In the endless catalog of streaming platforms it is easy to overlook “Gomorrah”, in this case “HBO”: an Italian production about gangsters, drug trafficking and the slums of Naples. One more? That’s not it.
Almost exclusively spoken in the Neapolitan dialect, which is imperceptible even to compatriots from other Italian regions, “Gomorrah” retains an aura of authenticity that can hardly be found in other series of this type. It is a faithful representation of the alien dimension of reality mafia men live in, where life is worth very little, money is everything, and betrayal can come from anywhere. The portrait of a life full of excess, blood and paranoia.
Its origins go back to the book of the same name written by Roberto Saviano, an investigative journalist who plunged into the world of the Camorra – the Neapolitan Mafia organization – and survived to reveal everything in his works and chronicles. Nobody except those involved knows the everyday life of the Neapolitan criminal underworld better than Saviano, and the film “Gomorrah”, which received a Golden Globe nomination in the category Best Foreign Film, emerged from the strange stories for the first time in 2008.
It wasn’t until 2014 that Saviano’s reports made it onto television, in a story in which the journalist appears as an executive producer. With four seasons already available, he’s escaped the radar of many, won little or no international awards, but none of those absences reflect the quality he’s hiding: he’s probably one of the best television portraits in the world of the Mafia measuring itself comfortable with the best American productions.
“Gomorrah” tells more than just the story of its main characters – which have been carefully constructed and developed, episode by episode – “Gomorrah” looks like a documentary. Most of the scenes are preceded by settings that reveal the scenarios of an Italy beyond postcards: gloomy, dirty, poor, violent and cruel.
In the center of Gomorrah are the Velas de Scampia, the modernist towers built in the 1960s and 1970s by the architect Franz Di Salvio under the sign of the vivenzminimum, i.e. the subsistence level, in which the furnishings were reduced to an indispensable minimum. The goal, however, was to create a green, sociable, pleasant and clean neighborhood. Then it hit reality.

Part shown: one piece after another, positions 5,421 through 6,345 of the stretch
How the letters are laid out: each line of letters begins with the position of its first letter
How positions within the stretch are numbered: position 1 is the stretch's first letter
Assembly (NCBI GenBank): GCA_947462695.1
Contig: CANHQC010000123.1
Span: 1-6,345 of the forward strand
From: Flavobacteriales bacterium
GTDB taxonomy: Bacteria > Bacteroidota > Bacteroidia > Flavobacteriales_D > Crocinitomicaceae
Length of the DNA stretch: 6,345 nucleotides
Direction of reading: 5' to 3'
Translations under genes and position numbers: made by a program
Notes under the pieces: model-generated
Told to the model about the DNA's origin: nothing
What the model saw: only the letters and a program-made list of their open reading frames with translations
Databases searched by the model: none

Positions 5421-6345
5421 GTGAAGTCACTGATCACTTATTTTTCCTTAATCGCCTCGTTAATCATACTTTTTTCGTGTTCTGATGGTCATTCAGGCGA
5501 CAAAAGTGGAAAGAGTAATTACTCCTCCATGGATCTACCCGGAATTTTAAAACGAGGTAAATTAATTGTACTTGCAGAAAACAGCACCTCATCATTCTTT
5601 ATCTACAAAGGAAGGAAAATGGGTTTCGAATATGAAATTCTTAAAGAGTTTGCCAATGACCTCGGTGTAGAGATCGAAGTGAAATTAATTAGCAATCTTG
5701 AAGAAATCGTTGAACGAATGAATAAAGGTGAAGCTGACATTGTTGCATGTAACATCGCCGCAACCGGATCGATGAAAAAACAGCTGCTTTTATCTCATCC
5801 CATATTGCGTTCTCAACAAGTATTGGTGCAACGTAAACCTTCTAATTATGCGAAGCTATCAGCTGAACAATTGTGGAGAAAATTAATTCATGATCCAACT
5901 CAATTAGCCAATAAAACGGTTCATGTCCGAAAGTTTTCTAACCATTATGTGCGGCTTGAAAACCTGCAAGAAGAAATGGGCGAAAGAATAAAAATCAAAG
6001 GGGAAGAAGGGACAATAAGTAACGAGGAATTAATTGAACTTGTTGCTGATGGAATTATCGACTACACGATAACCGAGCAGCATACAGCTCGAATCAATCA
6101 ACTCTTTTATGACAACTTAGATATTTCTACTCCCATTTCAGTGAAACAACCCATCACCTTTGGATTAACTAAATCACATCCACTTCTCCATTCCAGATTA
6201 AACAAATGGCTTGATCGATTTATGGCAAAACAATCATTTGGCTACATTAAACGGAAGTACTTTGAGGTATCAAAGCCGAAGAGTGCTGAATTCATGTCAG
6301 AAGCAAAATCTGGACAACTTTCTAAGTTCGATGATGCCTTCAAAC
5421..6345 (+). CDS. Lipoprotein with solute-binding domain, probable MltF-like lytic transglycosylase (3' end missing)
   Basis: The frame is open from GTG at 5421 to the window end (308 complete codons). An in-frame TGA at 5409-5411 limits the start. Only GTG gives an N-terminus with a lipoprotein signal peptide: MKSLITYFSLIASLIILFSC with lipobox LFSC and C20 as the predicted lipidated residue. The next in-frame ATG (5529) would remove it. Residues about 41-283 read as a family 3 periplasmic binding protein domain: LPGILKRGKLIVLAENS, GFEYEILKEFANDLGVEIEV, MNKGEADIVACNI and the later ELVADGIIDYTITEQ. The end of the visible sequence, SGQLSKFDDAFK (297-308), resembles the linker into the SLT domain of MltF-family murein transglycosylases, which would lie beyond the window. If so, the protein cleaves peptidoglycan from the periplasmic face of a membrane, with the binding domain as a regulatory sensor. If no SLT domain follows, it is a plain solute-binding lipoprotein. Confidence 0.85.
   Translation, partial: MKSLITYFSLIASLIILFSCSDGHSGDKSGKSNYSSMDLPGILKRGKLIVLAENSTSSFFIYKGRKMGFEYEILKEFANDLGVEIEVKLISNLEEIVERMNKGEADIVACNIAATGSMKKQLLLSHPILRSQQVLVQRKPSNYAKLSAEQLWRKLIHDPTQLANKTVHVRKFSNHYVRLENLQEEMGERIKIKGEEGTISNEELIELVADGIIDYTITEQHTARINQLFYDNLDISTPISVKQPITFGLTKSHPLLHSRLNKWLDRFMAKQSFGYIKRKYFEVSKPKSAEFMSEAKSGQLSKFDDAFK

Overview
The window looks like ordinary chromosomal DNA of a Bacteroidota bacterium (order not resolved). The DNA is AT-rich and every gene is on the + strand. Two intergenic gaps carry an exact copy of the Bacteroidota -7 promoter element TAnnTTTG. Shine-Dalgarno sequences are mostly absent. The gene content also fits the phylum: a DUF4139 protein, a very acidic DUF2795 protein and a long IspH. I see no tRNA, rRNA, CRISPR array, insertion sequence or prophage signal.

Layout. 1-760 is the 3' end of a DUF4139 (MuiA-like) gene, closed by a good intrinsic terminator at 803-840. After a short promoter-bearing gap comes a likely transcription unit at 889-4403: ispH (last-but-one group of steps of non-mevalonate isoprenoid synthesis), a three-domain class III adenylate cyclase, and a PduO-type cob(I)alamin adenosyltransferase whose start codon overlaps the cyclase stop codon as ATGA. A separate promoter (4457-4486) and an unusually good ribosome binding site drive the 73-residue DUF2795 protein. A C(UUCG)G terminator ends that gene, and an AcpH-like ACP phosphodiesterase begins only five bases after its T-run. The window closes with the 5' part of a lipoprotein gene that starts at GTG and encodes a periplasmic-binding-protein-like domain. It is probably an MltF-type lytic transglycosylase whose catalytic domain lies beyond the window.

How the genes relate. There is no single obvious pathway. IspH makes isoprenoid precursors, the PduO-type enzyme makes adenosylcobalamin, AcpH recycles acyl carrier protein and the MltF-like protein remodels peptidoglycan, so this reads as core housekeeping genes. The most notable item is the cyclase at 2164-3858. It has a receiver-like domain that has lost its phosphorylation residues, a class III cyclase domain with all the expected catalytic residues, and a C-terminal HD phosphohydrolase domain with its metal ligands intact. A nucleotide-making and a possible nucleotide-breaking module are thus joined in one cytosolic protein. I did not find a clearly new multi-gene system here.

Plans were forgotten. As Saviano recalls, green spaces were never built. Schools, churches, and worship services were never born nearby either. The terrible earthquake of 1980 displaced thousands of Neapolitans who sought refuge there, even in unfinished apartments. They became outlaws, excluded from Naples, where even the members of the Camorra were viewed by the Neapolitans in the center as “the little monkeys”.
Don Pietro Savastano owns everything
The supposedly modernist architecture eventually turned out to be perfect for housing criminal activity: inaccessible towers, narrow and hanging corridors that gave access to small staircases that led to each of the houses.
This is exactly what the royal gangster Aniello La Monica realized when he decided to make the Velas de Scampia his stronghold. First came the tobacco trade, then tons of heroin. And unlike the streets of Naples, where the police unexpectedly intruded, drug dealers felt safe on the balconies of Scampia. It quickly became the most dangerous neighborhood in Italy, Europe and one of the most violent in the world.
This is the real context. Then in the series we will get acquainted with the characters collecting features of these real characters who shaped four decades of crime in Naples. Above all Don Pietro Savastano (Fortunato Cerlino), the strong man who controls the area around Naples, namely Secondigliano and Scampia. At his side is his son Gennaro Savastano (Salvatore Esposito), a young man with no courage to accept the job – and his friend and mentor, the gangster Ciro di Marzio (Marco D’Amore).
Unlike many series and films in the genre, families are just accessories. “Gomorrah” doesn’t waste a lot of time with them: the focus is on the business, the way in which it shapes the life and personality of each of these men and women, and not the family relationships.
The scenarios are terrifyingly real
With a realism that rivals “The Wire”, “Gomorrah” always manages to find the right rhythm without falling into boredom or a simple sequence of violent action scenes – which it does in large doses and always in considerable numbers of mortal sacrifices. This also explains the number of new characters needed per season.
Everything that can be seen there happens – or has happened earlier since the Towers began being demolished in 2020 – in real life: the drug outlets that so many wars are fought over, the retail chains, the facilities that make it possible to sell that Wicket and the escape of human traffickers. Terrifyingly real accounts from locals and Saviano finding parallels in the series.
There are four seasons – and with a fifth and final in 2021 expected from a spin-off film, “L’Immortale” – of pure joy, between tension and tension and the terrifying scenarios of the labyrinthine corridors of Scampia and the Dark kitsch decorations from the houses of the gangsters, adorned with religious statues, chairs with gold frames and many plate dogs.
And it wouldn’t be a good crime series without some skillfully executed and rarely predictable twists and turns. Despite some jumps in the characterization – the most glaring case is that of Gennaro Savastano, but this discussion could not be conducted without spoilers – “Gomorrah” is absolutely unmistakable for every fan of the genre.